and prey populations.”
The trapping clinics draw a variety of people with varying degrees of skill. “We have four basic groups of people that attend,” says Doren Miller, fur buyer and vice president of the Missouri Trappers Association. “First are those that are not interested in trapping themselves, but just want to learn what trapping is about. Then there are young kids that are not physically able to trap yet. They want to see and feel the fur and learn about trapping. Another group consists of the newcomers that truly want to learn how to trap, how to sell the fur and everything in between. The last group is the experienced trappers. They know the basics of trapping but are looking for little tips and tricks to put more money back in their pocket and make their trapping more successful.”
Clinics provide an opportunity for participants to ask questions, learn about everything from setting traps to tanning hides and get practical handson experience. Learning stations can include preparing and dying traps, styles and types of traps, using lures, scents and baits, fastening traps securely and trapping gear and tools.
“Trapping is a skill that is difficult to teach yourself,” says Andy Barnes, Lawrence County conservation agent and trapping clinic organizer. “You won’t find trapping supplies in most sporting goods catalogs, and getting started can seem like a daunting task. It’s impossible to learn everything about trapping in a two-day clinic, but we want to show them how to begin without getting overwhelmed and give them a good foundation to build on.”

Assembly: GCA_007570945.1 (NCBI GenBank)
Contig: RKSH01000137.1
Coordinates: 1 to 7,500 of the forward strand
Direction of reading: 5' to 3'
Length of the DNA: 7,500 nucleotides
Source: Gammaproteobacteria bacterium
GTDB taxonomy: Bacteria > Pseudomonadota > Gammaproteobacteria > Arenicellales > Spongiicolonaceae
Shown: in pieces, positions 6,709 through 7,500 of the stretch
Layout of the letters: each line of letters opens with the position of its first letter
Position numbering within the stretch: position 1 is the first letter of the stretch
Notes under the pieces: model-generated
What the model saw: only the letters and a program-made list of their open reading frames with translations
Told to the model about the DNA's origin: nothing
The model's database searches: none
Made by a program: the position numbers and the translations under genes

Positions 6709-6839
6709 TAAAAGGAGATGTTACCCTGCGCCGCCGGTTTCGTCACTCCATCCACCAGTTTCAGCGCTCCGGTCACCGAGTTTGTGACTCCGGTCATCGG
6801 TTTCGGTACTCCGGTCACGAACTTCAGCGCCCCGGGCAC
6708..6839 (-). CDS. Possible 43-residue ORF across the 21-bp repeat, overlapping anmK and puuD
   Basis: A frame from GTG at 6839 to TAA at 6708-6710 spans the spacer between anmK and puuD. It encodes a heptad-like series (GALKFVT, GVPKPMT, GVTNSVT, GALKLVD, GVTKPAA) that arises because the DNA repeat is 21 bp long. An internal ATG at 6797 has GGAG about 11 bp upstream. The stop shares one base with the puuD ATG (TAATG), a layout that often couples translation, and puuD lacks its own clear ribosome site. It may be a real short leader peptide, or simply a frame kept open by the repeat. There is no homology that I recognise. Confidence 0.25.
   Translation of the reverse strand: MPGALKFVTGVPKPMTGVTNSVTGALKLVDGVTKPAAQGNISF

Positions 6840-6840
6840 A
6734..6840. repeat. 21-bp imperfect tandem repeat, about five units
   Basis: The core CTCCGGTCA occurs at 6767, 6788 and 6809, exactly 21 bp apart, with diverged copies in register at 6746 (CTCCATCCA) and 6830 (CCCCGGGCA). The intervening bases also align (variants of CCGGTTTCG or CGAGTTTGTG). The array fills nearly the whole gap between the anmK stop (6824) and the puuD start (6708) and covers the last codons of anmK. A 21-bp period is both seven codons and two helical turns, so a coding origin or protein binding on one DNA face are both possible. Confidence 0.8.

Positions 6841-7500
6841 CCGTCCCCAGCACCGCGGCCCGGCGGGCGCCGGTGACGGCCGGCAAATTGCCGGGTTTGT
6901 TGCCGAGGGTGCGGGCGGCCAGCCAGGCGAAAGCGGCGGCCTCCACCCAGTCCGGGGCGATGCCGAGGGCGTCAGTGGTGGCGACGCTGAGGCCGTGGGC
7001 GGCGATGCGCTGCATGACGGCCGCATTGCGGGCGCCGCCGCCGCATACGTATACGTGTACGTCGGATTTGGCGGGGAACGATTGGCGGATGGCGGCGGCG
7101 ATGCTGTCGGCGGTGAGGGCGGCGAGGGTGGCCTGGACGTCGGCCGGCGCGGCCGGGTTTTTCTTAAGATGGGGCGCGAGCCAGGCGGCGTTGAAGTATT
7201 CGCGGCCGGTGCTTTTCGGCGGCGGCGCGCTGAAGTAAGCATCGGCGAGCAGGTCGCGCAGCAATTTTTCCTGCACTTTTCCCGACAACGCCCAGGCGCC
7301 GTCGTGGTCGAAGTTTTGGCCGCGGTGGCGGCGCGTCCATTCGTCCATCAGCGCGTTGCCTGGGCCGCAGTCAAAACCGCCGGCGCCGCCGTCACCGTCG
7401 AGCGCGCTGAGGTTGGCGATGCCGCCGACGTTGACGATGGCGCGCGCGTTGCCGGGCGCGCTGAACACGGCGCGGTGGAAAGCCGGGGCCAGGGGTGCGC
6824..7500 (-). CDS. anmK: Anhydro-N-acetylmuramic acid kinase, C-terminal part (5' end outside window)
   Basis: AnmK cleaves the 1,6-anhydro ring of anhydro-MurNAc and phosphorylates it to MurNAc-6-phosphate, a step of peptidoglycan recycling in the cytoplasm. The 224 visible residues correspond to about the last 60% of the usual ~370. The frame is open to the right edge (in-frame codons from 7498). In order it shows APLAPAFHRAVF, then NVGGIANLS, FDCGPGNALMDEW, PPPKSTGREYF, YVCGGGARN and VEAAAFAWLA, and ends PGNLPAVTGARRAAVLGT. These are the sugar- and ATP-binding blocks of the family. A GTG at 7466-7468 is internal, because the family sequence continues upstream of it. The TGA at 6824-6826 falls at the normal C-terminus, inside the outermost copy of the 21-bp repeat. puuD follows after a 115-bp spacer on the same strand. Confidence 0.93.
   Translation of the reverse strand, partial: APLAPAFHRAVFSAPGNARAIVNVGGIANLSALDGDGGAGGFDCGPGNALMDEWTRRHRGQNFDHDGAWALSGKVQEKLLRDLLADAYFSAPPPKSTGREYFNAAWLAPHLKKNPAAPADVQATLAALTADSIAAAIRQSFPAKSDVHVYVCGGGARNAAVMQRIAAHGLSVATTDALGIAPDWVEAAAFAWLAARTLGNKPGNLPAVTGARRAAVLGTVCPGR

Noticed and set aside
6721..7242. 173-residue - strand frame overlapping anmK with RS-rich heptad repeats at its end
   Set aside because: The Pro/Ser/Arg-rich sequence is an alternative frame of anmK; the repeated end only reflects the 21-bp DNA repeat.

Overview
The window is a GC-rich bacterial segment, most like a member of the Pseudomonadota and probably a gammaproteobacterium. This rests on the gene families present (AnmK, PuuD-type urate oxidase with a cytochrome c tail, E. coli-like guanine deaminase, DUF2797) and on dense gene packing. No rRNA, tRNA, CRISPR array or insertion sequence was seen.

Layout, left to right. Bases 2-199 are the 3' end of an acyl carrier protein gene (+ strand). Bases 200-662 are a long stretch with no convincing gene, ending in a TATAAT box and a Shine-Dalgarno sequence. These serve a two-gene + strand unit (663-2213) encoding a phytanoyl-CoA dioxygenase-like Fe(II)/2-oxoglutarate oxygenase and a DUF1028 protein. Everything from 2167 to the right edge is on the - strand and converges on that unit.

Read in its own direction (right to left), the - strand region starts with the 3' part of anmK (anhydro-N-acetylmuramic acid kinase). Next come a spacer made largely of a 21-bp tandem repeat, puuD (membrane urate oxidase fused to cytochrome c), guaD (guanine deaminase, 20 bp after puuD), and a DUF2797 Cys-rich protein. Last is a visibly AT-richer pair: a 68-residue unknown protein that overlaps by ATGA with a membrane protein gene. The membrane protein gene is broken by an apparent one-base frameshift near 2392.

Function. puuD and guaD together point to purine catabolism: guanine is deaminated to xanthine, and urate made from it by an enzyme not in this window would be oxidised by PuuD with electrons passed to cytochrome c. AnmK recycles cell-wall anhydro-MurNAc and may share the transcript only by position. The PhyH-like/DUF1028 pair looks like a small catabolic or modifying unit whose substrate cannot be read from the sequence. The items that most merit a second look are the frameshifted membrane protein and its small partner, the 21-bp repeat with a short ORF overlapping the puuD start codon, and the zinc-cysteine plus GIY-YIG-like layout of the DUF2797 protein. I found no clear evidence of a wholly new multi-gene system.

According to Aurora resident and clinic participant Clint Vaught, the information and skills gained at the clinics are valuable for anyone interested in trapping. “My son came home from school with a flyer and was really excited about the workshop,” says Vaught. “I had never trapped, but we both enjoy the outdoors, and I try to do things with him that he gets excited about. We brought along a friend of mine who was an experienced trapper and all three of us walked away from the course having learned a great deal.” They plan to attend another clinic this year as a refresher.
The instructors often enjoy the clinics as much as the students. “We take the students out to check the traps and they are just mesmerized by the fact that we caught something,” says Daniel. “They are even excited about an opossum.